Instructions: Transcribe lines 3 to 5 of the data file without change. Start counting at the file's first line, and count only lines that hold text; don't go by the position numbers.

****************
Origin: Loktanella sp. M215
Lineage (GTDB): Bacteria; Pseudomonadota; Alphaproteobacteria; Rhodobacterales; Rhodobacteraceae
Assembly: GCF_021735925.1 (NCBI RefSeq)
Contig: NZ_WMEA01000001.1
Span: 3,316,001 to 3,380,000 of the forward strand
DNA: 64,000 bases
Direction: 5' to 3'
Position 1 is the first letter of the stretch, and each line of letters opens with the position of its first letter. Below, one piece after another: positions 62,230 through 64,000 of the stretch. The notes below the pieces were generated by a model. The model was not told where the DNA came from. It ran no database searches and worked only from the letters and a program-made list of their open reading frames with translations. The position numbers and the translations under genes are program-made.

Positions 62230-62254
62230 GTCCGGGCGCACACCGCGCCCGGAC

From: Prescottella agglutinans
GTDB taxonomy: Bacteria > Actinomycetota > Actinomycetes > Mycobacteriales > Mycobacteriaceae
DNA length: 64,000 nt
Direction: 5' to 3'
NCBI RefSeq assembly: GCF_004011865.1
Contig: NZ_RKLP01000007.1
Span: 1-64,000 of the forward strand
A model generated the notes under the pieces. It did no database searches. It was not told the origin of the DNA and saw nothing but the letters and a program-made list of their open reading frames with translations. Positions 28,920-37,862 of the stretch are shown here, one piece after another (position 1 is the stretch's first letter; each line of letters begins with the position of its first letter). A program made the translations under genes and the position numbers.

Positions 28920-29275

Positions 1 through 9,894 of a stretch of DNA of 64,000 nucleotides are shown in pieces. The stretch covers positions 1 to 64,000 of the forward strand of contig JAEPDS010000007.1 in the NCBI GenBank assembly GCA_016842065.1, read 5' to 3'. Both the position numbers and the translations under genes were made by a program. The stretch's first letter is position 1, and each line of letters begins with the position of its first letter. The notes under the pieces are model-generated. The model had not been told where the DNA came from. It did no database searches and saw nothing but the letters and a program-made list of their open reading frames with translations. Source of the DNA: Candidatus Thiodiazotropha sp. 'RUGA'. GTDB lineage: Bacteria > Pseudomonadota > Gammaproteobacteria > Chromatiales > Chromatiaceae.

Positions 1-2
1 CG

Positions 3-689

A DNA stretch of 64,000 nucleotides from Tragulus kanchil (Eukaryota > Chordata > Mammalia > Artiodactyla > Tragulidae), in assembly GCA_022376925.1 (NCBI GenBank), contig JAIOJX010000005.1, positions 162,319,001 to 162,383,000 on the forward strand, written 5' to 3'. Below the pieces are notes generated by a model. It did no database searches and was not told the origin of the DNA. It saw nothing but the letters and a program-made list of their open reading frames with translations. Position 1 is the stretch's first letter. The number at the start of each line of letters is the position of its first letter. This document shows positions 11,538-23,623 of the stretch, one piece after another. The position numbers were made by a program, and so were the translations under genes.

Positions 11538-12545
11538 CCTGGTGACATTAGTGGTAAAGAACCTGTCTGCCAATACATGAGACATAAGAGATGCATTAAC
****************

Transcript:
Assembly: GCF_021735925.1 (NCBI RefSeq)
Contig: NZ_WMEA01000001.1
Span: 3,316,001 to 3,380,000 of the forward strand